https://youtu.be/HSCzDorP7vw

Re: 90hrs
« Reply #37 on: March 20, 2019, 09:34:27 pm »
Random brain dump from my 2007 and 2011 rides:



Is this you at St Martin? If it is, then you forgot the tent at Loudeac. Same clip as on the Scenes at Brest thread.

https://youtu.be/HSCzDorP7vw

Bloody hell, didn't think I was ever that young. :thumbsup:

Further tip: don't have fixed sleep stops provided by family / friends who have put themselves out to assist, you feel obliged to waste time even if they don't fit with how your ride is panning out.

Martin

  • Give me bas relief
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Re: 90hrs
« Reply #38 on: March 20, 2019, 10:37:11 pm »
I suppose the best advice I can offer is "don't plan to finish in 90 hrs"  try to finish quicker

I think I went along with an 80hr plan in 2007 (not mine I will add) which went out of the window on the first night. I then revised it to 85hrs so I had a cushion; you may well need it too as you will have no idea what may happen

(in my case ankle failure in both legs at 1000k)

IIRC the timings help you as you have to get to Brest in 40 hours so that's a built in cushion

I planned my two sleep stops at Loudeac; unfortunately so did everyone else...

also no amount of personal support is going to help you turn the pedals, if anything it's an easy ride home if you pack

Re: 90hrs
« Reply #39 on: March 20, 2019, 11:27:08 pm »
I'm finding these tips really helpful, except I've now started worrying about not being able to find my bike at busy controls ::-)


I've add3d a big ball of string to my equipment list. Retracing to my bike should be simple  ;)
   Eddington  81 miles  112 kms

Re: 90hrs
« Reply #40 on: March 20, 2019, 11:58:49 pm »
Random brain dump from my 2007 and 2011 rides:



Is this you at St Martin? If it is, then you forgot the tent at Loudeac. Same clip as on the Scenes at Brest thread.

https://youtu.be/HSCzDorP7vw

Bloody hell, didn't think I was ever that young. :thumbsup:

Further tip: don't have fixed sleep stops provided by family / friends who have put themselves out to assist, you feel obliged to waste time even if they don't fit with how your ride is panning out.

The other bloke outside the phone box at the top of Shap in 2003 in this video is Stewart Bond. https://www.youtube.com/watch?v=aPyYn0aRrEo
At PBP that year he was supported by his son, and he realised at one point that this was the closest relationship they'd shared for a long time, so he stopped in order to spend more time with him.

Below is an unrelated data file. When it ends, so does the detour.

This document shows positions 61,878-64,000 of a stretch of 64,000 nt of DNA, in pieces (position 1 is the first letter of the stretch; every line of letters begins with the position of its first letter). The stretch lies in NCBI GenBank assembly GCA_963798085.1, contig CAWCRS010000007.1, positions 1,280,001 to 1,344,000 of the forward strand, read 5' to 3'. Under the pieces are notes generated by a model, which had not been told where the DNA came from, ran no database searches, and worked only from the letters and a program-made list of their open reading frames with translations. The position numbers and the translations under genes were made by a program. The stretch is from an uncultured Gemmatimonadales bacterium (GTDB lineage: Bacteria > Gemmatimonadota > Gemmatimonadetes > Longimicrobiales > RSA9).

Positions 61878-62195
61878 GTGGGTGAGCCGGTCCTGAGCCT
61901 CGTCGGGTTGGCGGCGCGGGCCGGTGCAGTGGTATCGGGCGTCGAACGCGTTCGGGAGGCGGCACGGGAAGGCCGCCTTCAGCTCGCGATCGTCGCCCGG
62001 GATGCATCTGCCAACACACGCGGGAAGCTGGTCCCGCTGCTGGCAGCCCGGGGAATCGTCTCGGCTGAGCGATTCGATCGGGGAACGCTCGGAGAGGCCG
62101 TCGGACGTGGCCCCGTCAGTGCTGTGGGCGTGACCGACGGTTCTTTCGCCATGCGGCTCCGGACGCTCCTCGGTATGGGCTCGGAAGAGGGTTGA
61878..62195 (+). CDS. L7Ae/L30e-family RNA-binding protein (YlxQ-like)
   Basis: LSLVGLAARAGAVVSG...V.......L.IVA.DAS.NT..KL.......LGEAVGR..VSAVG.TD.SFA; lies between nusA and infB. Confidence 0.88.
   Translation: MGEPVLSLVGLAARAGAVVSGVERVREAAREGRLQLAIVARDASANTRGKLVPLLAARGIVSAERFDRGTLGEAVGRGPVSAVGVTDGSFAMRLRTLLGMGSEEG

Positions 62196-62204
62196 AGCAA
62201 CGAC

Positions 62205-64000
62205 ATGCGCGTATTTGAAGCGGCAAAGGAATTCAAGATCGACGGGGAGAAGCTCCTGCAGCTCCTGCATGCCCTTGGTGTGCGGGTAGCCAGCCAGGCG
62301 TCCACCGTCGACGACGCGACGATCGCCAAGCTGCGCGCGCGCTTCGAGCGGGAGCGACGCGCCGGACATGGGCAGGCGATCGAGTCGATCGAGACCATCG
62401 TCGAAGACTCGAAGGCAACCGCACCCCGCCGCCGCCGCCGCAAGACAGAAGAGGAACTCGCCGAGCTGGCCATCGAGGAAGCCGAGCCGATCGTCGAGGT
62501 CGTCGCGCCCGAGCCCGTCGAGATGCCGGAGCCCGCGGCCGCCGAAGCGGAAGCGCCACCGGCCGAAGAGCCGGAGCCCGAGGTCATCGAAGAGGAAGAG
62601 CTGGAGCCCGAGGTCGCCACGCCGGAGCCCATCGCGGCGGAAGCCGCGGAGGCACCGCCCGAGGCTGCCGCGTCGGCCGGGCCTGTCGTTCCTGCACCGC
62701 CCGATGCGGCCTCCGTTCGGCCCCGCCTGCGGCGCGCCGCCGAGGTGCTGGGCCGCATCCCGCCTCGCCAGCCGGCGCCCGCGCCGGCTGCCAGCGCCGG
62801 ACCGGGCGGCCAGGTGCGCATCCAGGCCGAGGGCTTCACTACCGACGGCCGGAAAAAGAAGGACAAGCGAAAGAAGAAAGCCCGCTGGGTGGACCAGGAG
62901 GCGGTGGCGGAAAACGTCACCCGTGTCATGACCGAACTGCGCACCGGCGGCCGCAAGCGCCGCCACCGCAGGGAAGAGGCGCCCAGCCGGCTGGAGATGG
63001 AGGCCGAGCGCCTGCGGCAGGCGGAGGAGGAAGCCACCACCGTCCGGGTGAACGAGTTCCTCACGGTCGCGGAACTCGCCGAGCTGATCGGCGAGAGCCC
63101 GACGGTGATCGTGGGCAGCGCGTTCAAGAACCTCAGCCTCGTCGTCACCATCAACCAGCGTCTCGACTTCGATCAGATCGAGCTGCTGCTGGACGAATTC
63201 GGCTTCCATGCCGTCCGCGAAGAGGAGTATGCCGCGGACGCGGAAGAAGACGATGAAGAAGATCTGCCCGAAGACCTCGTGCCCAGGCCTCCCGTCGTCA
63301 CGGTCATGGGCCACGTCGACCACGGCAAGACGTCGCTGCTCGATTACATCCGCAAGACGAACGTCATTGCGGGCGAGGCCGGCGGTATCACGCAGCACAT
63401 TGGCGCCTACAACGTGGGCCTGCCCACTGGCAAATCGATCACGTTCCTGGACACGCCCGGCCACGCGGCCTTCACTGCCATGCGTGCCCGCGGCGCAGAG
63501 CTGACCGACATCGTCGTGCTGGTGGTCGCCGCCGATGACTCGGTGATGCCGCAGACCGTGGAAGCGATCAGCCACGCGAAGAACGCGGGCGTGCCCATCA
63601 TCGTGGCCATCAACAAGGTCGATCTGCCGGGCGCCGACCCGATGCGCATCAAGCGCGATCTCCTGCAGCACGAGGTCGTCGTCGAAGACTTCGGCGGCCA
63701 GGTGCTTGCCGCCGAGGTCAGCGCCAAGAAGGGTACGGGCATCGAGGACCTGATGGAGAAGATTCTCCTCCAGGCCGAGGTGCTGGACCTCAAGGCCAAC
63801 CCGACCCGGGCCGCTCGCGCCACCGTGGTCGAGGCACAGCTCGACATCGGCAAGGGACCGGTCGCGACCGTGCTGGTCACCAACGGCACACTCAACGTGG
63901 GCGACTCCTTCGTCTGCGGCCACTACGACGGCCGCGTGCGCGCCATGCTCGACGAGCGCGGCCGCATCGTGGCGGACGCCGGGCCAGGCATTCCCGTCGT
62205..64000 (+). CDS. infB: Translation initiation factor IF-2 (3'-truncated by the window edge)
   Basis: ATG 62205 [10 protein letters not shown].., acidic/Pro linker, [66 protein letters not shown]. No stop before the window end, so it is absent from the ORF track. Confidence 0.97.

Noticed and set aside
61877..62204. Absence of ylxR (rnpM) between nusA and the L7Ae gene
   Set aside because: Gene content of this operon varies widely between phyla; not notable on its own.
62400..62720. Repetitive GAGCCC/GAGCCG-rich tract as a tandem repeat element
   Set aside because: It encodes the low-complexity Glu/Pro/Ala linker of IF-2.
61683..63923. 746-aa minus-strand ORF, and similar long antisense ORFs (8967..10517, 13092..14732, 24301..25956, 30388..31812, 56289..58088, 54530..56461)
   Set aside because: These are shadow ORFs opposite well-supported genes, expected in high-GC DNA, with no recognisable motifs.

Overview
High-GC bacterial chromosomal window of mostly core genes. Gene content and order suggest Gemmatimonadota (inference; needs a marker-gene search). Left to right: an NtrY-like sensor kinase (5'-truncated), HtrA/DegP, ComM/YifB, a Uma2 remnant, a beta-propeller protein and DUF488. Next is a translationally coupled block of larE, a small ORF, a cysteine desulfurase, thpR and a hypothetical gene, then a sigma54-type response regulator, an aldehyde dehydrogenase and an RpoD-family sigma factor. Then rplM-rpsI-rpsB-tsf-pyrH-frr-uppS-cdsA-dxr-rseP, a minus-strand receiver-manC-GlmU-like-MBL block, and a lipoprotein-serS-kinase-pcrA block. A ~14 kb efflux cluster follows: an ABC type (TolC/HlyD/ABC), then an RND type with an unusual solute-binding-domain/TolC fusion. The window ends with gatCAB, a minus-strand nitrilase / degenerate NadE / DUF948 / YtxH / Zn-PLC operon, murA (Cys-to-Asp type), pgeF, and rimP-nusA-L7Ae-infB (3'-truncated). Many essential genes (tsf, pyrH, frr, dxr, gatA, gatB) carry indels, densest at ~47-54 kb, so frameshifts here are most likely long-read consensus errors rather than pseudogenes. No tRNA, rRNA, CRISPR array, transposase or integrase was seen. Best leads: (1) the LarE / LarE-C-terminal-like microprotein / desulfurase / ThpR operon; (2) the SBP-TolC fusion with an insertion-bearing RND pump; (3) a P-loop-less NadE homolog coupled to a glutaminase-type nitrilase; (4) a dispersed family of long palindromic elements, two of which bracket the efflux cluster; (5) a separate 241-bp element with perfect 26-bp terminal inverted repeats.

Re: 90hrs
« Reply #41 on: March 21, 2019, 08:42:52 am »
Random brain dump from my 2007 and 2011 rides:



Is this you at St Martin? If it is, then you forgot the tent at Loudeac. Same clip as on the Scenes at Brest thread.

https://youtu.be/HSCzDorP7vw

Bloody hell, didn't think I was ever that young. :thumbsup:

Further tip: don't have fixed sleep stops provided by family / friends who have put themselves out to assist, you feel obliged to waste time even if they don't fit with how your ride is panning out.

Sweet.

BTW the baby photo taped to a stem towards the end of that clip is Rob junior who was under 1 at the time.   Not entirely sure how I got away with that trip.

mattc

  • n.b. have grown beard since photo taken
    • Didcot Audaxes
Re: 90hrs
« Reply #42 on: March 21, 2019, 09:34:57 am »
I'm finding these tips really helpful, except I've now started worrying about not being able to find my bike at busy controls ::-)


I've add3d a big ball of string to my equipment list. Retracing to my bike should be simple  ;)
Like it!

Actually the best suggestion so far was from Ivo - he plans to use a bike with a stand. Genius  :thumbsup:


(I'd add that this is a real problem - although I rarely got to a bike-park before a crowd arrived, I did waste several highly stressful minutes at Villaines-de-BEDLAM hunting for my beloved steed  :facepalm: )
Has never ridden RAAM
---------
No.11  Because of the great host of those who dislike the least appearance of "swank " when they travel the roads and lanes. - From Kuklos' 39 Articles

Re: 90hrs
« Reply #43 on: March 21, 2019, 09:45:38 am »
I'm finding these tips really helpful, except I've now started worrying about not being able to find my bike at busy controls ::-)


I've add3d a big ball of string to my equipment list. Retracing to my bike should be simple  ;)

We go to the Semaine Federale, where there can be twice the number of bikes at the welcome points, which are generally 25 miles or so apart. I've taken to flying the Duchy of Lancaster pennant from a pole attached to the back of the bike. It's actually quite useful as a marker for other riders, and gives a precise indication of where to form an echelon.